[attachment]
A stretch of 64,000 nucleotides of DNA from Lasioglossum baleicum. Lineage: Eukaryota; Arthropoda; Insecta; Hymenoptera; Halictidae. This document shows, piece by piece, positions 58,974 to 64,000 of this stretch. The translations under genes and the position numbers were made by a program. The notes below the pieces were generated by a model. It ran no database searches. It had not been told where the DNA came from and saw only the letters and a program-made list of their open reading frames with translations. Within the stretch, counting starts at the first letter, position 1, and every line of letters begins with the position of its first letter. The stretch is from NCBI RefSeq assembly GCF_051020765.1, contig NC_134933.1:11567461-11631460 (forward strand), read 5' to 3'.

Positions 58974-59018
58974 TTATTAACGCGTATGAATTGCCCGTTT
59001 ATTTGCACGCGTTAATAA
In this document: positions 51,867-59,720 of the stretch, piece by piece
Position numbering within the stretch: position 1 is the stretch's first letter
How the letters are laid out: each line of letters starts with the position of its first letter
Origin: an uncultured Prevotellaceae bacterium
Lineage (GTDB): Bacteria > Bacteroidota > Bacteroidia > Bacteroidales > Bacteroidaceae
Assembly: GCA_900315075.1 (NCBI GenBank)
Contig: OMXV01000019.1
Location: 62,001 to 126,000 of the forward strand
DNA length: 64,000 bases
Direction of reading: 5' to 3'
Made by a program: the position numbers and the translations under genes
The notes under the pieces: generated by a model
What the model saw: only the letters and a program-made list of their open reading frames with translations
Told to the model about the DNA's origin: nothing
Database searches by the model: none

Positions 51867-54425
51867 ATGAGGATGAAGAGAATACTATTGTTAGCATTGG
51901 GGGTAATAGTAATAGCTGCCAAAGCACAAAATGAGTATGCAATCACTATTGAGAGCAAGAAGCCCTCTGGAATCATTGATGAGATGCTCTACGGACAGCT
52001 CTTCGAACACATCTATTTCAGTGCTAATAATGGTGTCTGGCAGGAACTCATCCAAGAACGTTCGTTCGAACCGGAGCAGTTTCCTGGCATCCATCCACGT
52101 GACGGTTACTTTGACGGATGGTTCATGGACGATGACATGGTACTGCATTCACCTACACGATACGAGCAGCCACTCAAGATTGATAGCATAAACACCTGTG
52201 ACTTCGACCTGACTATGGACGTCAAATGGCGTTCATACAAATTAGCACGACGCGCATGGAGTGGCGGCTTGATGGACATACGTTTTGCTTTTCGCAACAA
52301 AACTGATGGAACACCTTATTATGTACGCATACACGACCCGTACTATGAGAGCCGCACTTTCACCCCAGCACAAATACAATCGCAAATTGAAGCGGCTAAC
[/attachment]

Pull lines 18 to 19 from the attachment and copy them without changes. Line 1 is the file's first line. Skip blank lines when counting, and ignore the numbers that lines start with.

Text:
Told to the model about the DNA's origin: nothing
Database searches by the model: none